And waits. Two hours later he sees her exit the castle and get into a shining green carriage with her father. They leave, so he waits for her return until past sunset. Four more hours have passed since they drove away, but she doesn't come back. He will though--tomorrow. He leaves and, again, careful not to be seen or heard, climbs back over the fence. Sylex watches him with contempt through the mirror.
When he wakes up the next morning on his hard, narrow bed, the domicile is quiet. Too quiet. It's late Saturday, so his whole family should be home and awake--his parents screeching at each other, his sister complaining in her high-pitched, griping voice, his brothers barking out explosions of crude, raucous laughter.
He walks through the halls and into each room on both floors. No one is there. He goes down to the scary stone place underground--a cellar his parents used to lock him in as a child.
Putrid-smelling smoke blows out of the entryway when he opens the door. He covers his nose and mouth with the sleeve of his robe and goes down the steps. His parents and siblings are on the floor ringed by ash. He walks round and round their charred bodies, horrified, nauseous . . . and meanly elated. Their remains are twisted branches of bone and tatters of fire-black flesh. Two of them have their now-skeletal arms raised over their faces in frozen death. One--the biggest, his oldest brother--has his hands gripping the hilt of a knife that is still stuck into the strings of burnt meat that were once his neck. The other two lie on their backs as though burned while asleep or already dead. One of them has a blackened broom handle projecting out of an empty eye socket.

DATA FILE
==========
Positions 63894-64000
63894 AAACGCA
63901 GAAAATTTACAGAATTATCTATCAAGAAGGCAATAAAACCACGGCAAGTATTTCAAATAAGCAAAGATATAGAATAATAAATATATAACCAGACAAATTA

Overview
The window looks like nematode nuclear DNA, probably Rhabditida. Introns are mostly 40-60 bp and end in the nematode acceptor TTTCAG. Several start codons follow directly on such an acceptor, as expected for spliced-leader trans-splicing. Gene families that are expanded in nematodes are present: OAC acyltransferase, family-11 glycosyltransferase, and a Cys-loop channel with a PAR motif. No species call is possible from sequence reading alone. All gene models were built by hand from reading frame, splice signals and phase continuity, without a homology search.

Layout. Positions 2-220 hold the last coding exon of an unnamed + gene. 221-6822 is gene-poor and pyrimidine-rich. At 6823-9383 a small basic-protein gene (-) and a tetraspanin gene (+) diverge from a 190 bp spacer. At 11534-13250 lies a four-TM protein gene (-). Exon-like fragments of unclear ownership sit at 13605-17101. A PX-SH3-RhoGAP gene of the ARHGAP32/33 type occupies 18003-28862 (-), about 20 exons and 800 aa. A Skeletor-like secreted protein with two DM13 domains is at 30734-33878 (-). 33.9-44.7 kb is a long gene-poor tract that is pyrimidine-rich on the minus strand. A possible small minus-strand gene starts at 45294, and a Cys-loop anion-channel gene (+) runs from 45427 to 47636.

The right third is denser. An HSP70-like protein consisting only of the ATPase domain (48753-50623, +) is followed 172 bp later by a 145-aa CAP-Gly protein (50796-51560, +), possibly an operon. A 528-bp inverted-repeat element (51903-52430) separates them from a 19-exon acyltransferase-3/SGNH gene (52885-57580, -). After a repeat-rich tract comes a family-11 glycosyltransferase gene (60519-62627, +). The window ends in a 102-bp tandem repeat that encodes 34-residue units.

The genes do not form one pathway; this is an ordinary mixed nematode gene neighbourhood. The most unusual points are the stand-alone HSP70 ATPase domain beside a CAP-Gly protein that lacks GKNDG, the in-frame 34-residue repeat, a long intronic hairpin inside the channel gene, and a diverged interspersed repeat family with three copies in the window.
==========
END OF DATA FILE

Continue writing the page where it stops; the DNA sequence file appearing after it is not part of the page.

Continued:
He kicks some of the arid ashes up into the air then vengefully sloshes water from a bucket onto them; it's all he has the courage to do. Sylex has done the rest. He suddenly senses someone behind him and spins around. He looks directly at the spot where the dragon-mirror is. This causes Sylex to draw back reflexively, but he knows Abram can't really see him.
Later that day, he returns to his watching place. He is there no more than ten minutes when he sees the princess--her name is Elisha--making her way across the castle grounds on the road that will take her past his hide-out. When she is close to him he steps out and says hello. She lets out a startled cry, and frightened, starts to back away, but then gets a good look at him and stops.
"You look familiar. Where do I know you from, and what are you doing here?"